"I've never seen anything like it," Alistair said in an awed whisper, confirming Tom's view.
"You young fellas seem impressed," a voice said behind them.
As one, they turned to face the speaker, who had seen them looking at the stuffed head, and probably overheard something of the conversation. He was a grizzled, wiry old man who, despite his evident age and weather-beaten appearance, somehow had a slight suggestion of an elfin appearance in the shape of his eyes and ears, as well as the contours of his cheekbones.
"There's quite a tale behind that old bitch," he said, draining the last of his beer and then puffing on his ancient clay pipe, "You lads interested in hearing it?"
Tom and Alistair looked at each other.
"Yes please," they said enthusiastically.
Guessing at the price of the tale, Tom offered to buy the old man a pint. He accepted with alacrity, grinning toothily. Before Tom could move, Bram deftly intercepted the request, gesticulating energetically at the landlady, and then going over to collect the beer and pay. Bram placed the glass on their table, a clear invitation for the old man to pull over his chair to join them. The older man drank deeply and appreciatively from the newly-delivered pint, then knocked out the embers from his pipe into the stone ashtray and started refilling it from a pouch taken from his pocket.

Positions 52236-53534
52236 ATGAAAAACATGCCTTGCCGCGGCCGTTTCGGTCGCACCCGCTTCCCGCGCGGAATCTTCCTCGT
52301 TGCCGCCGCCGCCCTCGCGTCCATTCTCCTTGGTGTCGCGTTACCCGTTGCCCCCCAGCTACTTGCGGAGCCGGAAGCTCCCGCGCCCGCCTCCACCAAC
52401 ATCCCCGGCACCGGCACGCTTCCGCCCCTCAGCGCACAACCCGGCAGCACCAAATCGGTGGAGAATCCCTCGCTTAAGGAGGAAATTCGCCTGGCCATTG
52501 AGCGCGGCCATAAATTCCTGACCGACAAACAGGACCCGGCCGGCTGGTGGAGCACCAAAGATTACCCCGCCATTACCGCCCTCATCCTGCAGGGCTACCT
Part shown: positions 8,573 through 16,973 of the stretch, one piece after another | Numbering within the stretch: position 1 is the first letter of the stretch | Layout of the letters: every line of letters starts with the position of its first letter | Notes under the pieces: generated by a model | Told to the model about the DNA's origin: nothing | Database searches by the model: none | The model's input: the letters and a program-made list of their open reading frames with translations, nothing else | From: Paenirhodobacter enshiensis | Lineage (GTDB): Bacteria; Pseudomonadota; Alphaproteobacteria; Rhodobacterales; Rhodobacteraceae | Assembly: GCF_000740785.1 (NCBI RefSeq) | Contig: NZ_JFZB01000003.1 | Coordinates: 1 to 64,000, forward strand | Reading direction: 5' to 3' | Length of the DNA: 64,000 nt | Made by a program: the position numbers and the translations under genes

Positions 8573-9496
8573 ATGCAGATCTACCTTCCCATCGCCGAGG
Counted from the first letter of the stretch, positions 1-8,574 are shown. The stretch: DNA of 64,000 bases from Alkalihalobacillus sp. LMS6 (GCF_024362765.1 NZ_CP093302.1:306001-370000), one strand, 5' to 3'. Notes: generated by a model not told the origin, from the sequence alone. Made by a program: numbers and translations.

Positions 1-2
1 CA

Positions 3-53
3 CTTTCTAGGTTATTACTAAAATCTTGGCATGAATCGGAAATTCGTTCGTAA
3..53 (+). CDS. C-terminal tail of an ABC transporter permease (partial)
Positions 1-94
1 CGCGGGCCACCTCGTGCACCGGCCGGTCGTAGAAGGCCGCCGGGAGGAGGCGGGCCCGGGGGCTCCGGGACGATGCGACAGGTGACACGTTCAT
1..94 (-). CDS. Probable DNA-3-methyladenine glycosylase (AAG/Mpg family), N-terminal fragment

"The name's Ged," the old boy began, stuffing tobacco into his pipe dexterously, "Folks hereabouts call me Old Ged, though I'm not as ancient as some people would have you believe. I've been, well, I guess you would call me a gamekeeper. And a hunter too, from time to time. I've hunted all sorted of game over the years. But this wily old bat" - he indicated the mounted head over the fireplace - "nearly did me in just a year or two ago."
"So, what is that creature?" Alistair pressed.
"That, my boy," old Ged replied, "Is a dragon."